“Apparently X might’ve reinstated their ‘misgendering’ rule so I gotta test it out…” Raichik posted, proceeding to deadname and misgender several prominent transgender figures, including Assistant Secretary for Health Rachel Levine, influencer Dylan Mulvaney, and actor Elliot Page.

Raichik’s challenge to the policy prompted a noteworthy exchange with Elon Musk, X’s owner.

Raichik’s tweet sparked a direct response from the billionaire, who assured her, “You’re not going to get suspended.”

This assurance from Musk led Raichik to further inquire about the nuances of the policy change, expressing concerns over what she perceived as limitations on speech.

“Yeah just shadowbanned and less tweet visibility,” Raichik responded.

Musk clarified his stance, emphasizing the specific target of the policy: “This is just about repeated, targeted harassment of a particular person.”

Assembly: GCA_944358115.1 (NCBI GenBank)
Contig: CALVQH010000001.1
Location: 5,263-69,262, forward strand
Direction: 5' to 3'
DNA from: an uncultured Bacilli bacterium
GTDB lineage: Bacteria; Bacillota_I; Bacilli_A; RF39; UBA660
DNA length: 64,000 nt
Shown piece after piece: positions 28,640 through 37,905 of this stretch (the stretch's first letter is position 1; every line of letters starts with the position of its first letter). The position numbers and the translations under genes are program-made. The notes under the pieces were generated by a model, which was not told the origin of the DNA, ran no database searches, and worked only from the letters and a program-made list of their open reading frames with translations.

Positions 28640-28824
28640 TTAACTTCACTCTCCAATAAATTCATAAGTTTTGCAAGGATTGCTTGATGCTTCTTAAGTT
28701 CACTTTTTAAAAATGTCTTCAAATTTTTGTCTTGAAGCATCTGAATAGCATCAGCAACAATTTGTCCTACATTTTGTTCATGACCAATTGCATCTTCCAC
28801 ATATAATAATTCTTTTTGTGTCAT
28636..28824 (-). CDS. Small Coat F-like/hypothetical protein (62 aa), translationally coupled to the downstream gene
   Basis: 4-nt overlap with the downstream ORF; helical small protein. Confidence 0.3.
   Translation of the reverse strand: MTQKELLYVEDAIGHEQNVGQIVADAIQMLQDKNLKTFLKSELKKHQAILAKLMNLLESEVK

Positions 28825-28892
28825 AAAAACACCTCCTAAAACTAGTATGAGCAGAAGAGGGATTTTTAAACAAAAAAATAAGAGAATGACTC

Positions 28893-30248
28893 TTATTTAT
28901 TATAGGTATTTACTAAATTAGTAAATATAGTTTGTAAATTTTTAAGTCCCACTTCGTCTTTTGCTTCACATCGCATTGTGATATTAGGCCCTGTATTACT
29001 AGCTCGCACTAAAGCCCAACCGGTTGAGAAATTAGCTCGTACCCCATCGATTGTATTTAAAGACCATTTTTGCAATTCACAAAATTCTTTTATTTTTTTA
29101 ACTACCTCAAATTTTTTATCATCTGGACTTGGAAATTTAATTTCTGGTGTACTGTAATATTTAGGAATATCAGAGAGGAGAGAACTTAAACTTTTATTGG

This back-and-forth highlighted the tension between Musk’s vision for X as a bastion of free speech and the need to protect users from harassment.

Raichik followed up with concerns over the fairness of limiting her ability to disrespect trangender people.

“Using the correct sex-based pronouns for someone is ‘harassment?’” she asked. “We’re being forced to lie? What about harassment in general? There are accounts who repeatedly target and harass specific individuals in an obsessive way. What constitutes ‘repeated’ and ‘targeted’ and why do only one group of people get this special treatment?”

Musk did not respond.

Protections removed in 2023

In May 2023, Musk made headlines by removing existing protections for transgender individuals, signaling a dangerous shift in the platform’s stance on hate speech and harassment.

Musk’s decision to reduce protections was framed as a move toward prioritizing “free speech,” but at the cost of potentially increasing harassment and abuse towards vulnerable communities and the mass exodus of advertisers from the platform, setting the stage for the controversy that would unfold with the recent quiet policy update.